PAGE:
Montclair dining areas are stacked like a ladder. Moving north from Church and Bloomfield, you come to Ruthie’s for barbecue, pizza and live music; Antica Stazione for Italian; and da Pepo (in a bookstore in Watchung Plaza) for Italian and sandwiches. When you reach Upper Montclair, choices range from SLA Thai (“Simple Love Authentic”) to Turtle + The Wolf (New American) to Marcel, a popular lunch and brunch place owned by Israeli chef Meny Vaknin, turning out excellent shakshuka, shawarma and other dishes from the Middle East. —Debbie Galant
Raymond’s, 28 Church St., 973-744-9263; Mesob, 515 Bloomfield Ave., 973-655-9000; Fascino, 331 Bloomfield Ave., 973-233-0350; Faubourg, 544 Bloomfield Ave., 973-542-7700; Laboratorio Kitchen, 615 Bloomfield Ave., 973-746-6100; La Rocca Osteria, 21 Midland Ave., 973-746-0707; Ani Ramen, 511 Bloomfield Ave., 973-707-2085; Ruthie’s, 64 Chestnut St., 973-509-1134; Antica Stazione, 25 Depot Sq., 862-384-9233; Da Pepo, 54 Fairfield St., 973-655-8825; SLA Thai, 596 Valley Rd., 973-509-0111; Turtle and the Wolf, 622 Valley Rd, 973-783-9800; Marcel, 631 Valley Rd, 973-842-4088
Over the last decade, as high-rise towers remade the skyline, Jersey City has risen as a food scene as well. More than 100 establishments now spread from downtown, near the Hudson River, up to the Heights and other neighborhoods. Downtown is where the buzz began, with Razza, chef/owner Dan Richer’s paean to Neapolitan-style wood-fired pizza. Downtown also boasts Frankie, the Aussie-inspired natural-wine haven; Würstbar, where sausages, poutine and craft beer reign; the Archer, a rustic cocktail bar serving gamey bites; tiki-themed Cellar 335; DomoDomo for sophisticated sushi; and Porta for pizza.
“People who took a chance and opened restaurants here years ago are now seeing the fruits of their labor and opening more spots,” says Alessia Aron, owner of Beyond the Plate Food Tours. In the last year, the city has welcomed Krewe, a Cajun eatery in McGinley Square, and in downtown, contemporary Korean ONDO and French bistro Madame.
“Our job is to reflect what’s happening in the scene, and it’s changed dramatically,” says Aron. Especially in the Heights. There, you’ll savor house-made pastas at Corto, grab sophisticated sandwiches at Bread & Salt, tune into tamales and birria tacos at Irma’s Cafe. In Journal Square, don’t miss the bounty at Bangladeshi Korai Kitchen; or in Bergen-Lafayette, southwest of downtown, the delightful dumplings and noodles at Pinwheel Garden. —Shelby Vittek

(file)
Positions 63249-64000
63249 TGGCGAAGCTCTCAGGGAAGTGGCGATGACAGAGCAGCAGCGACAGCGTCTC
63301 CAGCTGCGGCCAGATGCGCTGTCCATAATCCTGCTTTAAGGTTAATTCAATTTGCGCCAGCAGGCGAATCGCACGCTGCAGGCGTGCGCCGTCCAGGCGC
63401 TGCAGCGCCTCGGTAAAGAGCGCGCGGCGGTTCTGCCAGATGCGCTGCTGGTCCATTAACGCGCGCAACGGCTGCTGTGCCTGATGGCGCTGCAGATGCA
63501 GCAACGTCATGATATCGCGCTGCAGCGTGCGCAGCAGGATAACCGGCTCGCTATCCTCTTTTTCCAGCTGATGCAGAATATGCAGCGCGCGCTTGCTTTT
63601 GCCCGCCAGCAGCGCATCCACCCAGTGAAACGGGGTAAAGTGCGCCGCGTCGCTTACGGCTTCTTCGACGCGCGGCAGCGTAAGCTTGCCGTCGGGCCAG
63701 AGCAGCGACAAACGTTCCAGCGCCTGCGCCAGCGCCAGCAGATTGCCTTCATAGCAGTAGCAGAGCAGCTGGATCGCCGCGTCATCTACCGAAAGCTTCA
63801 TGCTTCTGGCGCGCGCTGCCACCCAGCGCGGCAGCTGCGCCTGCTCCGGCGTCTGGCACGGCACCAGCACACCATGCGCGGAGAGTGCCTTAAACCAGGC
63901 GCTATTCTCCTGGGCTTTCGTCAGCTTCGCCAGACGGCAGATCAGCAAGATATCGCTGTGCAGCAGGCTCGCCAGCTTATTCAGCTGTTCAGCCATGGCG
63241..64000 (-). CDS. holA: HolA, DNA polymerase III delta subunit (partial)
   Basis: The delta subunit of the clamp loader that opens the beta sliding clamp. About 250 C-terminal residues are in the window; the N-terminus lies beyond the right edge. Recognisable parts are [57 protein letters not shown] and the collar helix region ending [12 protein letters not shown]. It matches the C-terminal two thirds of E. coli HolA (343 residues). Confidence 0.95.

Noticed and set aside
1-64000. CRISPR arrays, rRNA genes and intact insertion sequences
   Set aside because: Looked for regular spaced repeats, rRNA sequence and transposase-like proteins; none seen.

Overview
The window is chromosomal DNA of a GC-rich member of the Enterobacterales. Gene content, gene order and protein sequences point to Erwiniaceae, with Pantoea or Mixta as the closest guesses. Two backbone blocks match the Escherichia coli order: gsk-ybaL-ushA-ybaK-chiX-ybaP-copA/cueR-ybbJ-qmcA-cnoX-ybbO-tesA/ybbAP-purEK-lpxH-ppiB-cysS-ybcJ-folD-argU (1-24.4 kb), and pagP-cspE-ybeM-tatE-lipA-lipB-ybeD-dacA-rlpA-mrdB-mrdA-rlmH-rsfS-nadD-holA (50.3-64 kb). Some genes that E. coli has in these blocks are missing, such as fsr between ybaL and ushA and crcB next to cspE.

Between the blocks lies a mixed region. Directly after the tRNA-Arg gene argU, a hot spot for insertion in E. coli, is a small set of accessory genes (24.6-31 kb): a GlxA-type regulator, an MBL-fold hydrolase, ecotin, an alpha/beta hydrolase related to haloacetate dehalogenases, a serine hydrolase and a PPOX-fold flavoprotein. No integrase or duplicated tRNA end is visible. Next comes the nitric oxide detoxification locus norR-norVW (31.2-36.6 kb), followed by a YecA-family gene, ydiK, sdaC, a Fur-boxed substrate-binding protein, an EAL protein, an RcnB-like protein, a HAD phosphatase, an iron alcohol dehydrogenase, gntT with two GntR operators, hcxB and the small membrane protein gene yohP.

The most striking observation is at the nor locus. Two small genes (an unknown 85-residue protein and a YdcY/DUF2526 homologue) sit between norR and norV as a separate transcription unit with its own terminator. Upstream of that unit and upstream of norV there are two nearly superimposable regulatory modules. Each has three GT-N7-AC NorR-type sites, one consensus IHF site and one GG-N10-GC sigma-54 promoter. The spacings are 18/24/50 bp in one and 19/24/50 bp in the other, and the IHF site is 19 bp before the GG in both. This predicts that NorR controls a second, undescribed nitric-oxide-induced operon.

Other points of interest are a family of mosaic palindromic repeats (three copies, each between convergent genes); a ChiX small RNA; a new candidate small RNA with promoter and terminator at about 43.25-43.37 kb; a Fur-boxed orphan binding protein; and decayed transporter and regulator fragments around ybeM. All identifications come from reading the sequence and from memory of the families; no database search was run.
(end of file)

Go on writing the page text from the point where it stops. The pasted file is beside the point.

Razza, 275/277 Grove Street, 201-356-9348; Frankie, 264 Grove Street, 201-333-0170; Würstbar, 516 Jersey Avenue, 201-479-8396; Archer, 176 Newark Avenue, 201-309-1090; Cellar 335, 335 Newark Avenue, 201-222-1422; DomoDomo, 200 Greene Street, 201-267-0222; Porta, 135 Newark Avenue, 201-544-5199; Krew, 673 Bergen Avenue, 201-360-3854; Ondo, 3 2nd Avenue, 201-721-6771; Madame, 390 4th Street, 201-876-8800; Corto, 507 Palisade Avenue, 201-420-6290; Bread & Salt, 435 Palisade Avenue; Irma’s Cafe, 279 Central Avenue, 201-918-5341; Korai Kitchen, 576 Summit Avenue, 201-721-6566; Pinwheel Garden, 318 Communipaw Avenue, 201-413-5333
“Because we’re set in the marble-and-mahogany Vail Mansion”—the 1918 palazzo built for then AT&T head Theodore Vail”—diners think we might be stuffy or old-fashioned,” says Chris Cannon, owner of Jockey Hollow Bar & Kitchen. “But one visit, they see we’re all about a good time.” Indeed, three of the four dining rooms include bars. Veteran New York chef Tom Valenti’s New American food is robust yet nuanced, from soulful cheddar biscuits with caramelized onion butter and rosemary honey to Barnegat squid over house-made squid-ink spaghetti.
Virtually next door stands South + Pine (named for the street intersection), domain of chef/owner Leia Gaccione, a Passaic native whose parents named her for the Star Wars princess. She’s been on Top Chef, Iron Chef, Chopped and Beat Bobby Flay (a mentor; she didn’t). Gaccione’s comfort food is assertive: try local pork chop over panzanella pasta with sausage and raisins, or the burger topped with fried egg, bacon and aioli.
A few blocks away, chef David Burke’s 1776 faces the historic Morristown Green and its statue of George Washington, Alexander Hamilton and the Marquis de Lafayette intimately conferring about where to eat—oh, and those pesky Redcoats. Burke would have them in for splendid pizza, pasta, sushi, steak, salad, seafood, cocktails and dessert. “If you don’t know what or where you want to eat,” he says, “this is the place.”
A few miles down the road, at Blue Morel in the Westin Governor Morris Hotel, two top toques team up: Thomas Ciszak (of Blue Morel in Closter), who named the place for our state’s bounty from sea (blue) and land (morel) oversees things. Executive chef Bryan Gregg, advocate of “micro-local and super-seasonal,” brightens crab cakes with a salad of pea shoots and offsets short ribs and house-aged beef loin with peppery watercress. Gregg’s wine dinners, with one-night-only dishes, come with vintages chosen by general manager Justin Guthrie, a keen mixologist whose Gold Rush bourbon cocktail is best savored with Gregg’s epic burger smothered in bacon jam. Find more of our favorite Morristown restaurants here. —KT Harrison